DIY Aligners: Exceptions v Reality


What you see is not always what you get

As a DIYer and tinkerer of many things, I always love to push the limits of the things I can do myself. Half of it is the thrill of seeing the end result and getting the ‘I just did this myself’ euphoria; the other half of the satisfaction is not having to pay someone to do it for me. I love fixing electronics; taking apart computers, replacing the motor on the dishwashers, or even replacing that little flapper on the ice-maker that always seems to get stuck and let the cold air right out.

It always takes about twice as long (or 5 times if you ask my wife) than I thought it would take and costs about twice as much, and that’s non-inclusive of the time it takes me to do it. Then there are the ‘Oh no’ moments when you want to save 50 bucks by replacing your own iPhone battery and realize that somehow the cable connecting the screen to the rest of the phone is bent and replacing it now is going to cost $250 instead of $100, and don’t get me started on the “left over” screw that you notice on the ground once everything is setback up and “fixed.” It probably wasn’t needed, right?

Recently I have seen ads non stop for the at home / no doctor visit tooth aligner systems like Smile Direct Club. As a DIYer, I get why people would want to take the dentist out of the equation and try to correct their teeth and smile themselves. However, as an Orthodontist it scares the daylights out of me; not because I’m worried ill be replaced by a computer- that’s bound to happen eventually. After studying teeth, the occlusion, and the muscles that support the dentition for 7 years in dental school and residency, and the past 8 years clinically as an Orthodontist with some of those years teaching residents; the hands off approach of moving your teeth and then never having a doctor look at it again just doesn’t seem right.

Aligner in mouth

Even with the best computer simulation, and that’s all these systems take into account- simulations based on computer algorithms, the teeth might not move where expected. If the teeth don’t move to where they are simulated to move to and then they are left in a non-ideal position, it is possible to get increased wear of the teeth, jaw pain and discomfort and periodontal / gum issues. If you have crowding or spacing of the teeth I can almost bet there is an underlying or predisposing issue that has caused your teeth to be the way they are. If they have been in this position for some time the teeth are likely in equilibrium with the bone and the musculature. Once you move the teeth, this inherent equilibrium has changed and the idea is to get the teeth to a new “happy” equilibrium. This is the part that these at home aligner systems cannot necessarily achieve.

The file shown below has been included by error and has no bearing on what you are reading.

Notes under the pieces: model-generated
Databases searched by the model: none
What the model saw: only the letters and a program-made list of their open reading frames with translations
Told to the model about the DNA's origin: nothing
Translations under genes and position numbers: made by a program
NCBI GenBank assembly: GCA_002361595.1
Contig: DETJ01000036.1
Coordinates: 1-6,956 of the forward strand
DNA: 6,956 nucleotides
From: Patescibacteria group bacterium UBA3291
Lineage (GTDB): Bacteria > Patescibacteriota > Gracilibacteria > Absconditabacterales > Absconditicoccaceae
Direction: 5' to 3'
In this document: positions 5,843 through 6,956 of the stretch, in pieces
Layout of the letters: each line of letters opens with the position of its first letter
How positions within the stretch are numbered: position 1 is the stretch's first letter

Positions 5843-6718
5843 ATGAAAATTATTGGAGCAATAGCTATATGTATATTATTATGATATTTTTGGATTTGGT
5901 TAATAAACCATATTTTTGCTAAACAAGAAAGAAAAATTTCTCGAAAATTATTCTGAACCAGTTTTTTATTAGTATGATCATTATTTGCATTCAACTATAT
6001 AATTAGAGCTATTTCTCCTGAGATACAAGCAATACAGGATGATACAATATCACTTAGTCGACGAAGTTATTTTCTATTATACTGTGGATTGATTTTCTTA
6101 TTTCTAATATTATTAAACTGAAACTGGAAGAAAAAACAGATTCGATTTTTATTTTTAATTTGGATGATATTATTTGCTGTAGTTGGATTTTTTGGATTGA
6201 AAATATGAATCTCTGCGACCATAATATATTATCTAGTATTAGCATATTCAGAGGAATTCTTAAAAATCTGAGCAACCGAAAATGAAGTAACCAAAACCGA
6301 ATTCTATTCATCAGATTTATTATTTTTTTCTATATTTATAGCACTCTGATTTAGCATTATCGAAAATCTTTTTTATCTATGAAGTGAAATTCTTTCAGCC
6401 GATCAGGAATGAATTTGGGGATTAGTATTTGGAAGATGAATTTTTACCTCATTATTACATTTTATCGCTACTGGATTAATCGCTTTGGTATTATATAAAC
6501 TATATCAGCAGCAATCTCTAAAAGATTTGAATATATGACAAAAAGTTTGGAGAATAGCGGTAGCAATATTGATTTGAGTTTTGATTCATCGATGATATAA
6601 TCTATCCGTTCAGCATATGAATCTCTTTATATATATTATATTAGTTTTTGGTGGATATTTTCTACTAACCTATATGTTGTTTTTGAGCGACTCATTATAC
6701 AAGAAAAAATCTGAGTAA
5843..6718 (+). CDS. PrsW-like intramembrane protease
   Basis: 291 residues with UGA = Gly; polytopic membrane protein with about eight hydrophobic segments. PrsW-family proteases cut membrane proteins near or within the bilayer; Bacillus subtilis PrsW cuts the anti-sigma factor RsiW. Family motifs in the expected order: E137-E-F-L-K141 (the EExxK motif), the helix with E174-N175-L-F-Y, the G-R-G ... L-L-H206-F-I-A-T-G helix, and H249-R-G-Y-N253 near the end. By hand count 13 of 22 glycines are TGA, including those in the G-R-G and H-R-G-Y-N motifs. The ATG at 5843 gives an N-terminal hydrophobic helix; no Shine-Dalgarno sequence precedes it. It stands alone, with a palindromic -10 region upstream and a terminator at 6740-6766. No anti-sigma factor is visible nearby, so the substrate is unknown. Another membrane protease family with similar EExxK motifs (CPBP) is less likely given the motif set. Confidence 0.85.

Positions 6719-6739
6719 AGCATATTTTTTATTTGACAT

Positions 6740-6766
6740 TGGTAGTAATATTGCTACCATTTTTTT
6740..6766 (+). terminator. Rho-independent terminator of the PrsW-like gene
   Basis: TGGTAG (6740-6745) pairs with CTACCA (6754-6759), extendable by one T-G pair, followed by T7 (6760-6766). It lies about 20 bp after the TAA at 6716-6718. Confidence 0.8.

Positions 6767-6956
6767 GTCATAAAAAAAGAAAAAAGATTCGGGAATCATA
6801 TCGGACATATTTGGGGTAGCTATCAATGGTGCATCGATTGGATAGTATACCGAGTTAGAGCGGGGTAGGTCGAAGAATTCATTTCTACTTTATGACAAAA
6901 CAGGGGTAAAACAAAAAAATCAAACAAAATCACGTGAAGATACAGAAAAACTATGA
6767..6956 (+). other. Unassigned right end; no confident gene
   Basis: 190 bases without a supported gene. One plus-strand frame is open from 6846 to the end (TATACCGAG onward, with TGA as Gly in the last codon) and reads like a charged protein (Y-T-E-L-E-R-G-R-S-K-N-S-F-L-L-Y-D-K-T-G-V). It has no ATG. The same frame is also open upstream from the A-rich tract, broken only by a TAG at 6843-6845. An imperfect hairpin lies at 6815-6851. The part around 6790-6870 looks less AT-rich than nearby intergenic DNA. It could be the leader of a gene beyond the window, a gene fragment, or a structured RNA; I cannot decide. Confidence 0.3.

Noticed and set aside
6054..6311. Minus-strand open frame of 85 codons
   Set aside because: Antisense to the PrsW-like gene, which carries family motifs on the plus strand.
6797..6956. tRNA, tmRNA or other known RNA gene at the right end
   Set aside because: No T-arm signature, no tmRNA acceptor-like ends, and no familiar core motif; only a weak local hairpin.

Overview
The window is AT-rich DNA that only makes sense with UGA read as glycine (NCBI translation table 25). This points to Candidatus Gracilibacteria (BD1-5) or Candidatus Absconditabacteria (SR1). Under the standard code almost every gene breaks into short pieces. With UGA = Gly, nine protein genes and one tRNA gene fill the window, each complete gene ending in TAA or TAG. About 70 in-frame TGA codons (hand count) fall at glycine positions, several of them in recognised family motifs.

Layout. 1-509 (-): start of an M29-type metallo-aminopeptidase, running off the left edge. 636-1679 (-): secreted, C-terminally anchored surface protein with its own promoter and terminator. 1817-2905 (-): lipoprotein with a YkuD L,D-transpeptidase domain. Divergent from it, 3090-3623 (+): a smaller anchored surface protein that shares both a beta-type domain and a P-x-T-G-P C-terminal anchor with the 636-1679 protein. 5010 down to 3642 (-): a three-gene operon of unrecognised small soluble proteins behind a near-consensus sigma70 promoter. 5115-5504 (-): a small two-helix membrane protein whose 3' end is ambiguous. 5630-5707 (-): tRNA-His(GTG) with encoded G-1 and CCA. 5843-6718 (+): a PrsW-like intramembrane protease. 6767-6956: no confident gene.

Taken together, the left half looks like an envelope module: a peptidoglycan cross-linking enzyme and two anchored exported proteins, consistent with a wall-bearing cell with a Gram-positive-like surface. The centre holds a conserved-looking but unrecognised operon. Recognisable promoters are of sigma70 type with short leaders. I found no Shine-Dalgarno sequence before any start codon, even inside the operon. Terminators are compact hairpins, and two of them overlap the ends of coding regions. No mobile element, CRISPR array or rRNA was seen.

Ok, so lets just say you try it and it works perfectly, you love your teeth and your smile. Awesome, right? Wrong. The most critical thing about orthodontic treatment no matter if it's done with braces or aligners is the retention. This refers to how are the teeth going to be held so they don’t move again.

Death, taxes, and orthodontic relapse are the 3 things in life you can count on. Throughout life teeth always want to shift. With these at home systems the last tray is probably your final retainer and you can order more of these as you need them. But just like you were really good at taking your cholesterol lowering medicine, or your blood pressure medicine you will probably be great at wearing the retainer for 3 months, 6 months, maybe a year. But there will be point where you stop wearing your retainer and the teeth shift. It's not an if but a when. That’s why when feasible- and most of the time it is, I like to make a “permanent” retainer for my patients that is glued behind the back of teeth- out of sight and out of mind. Retention that lasts.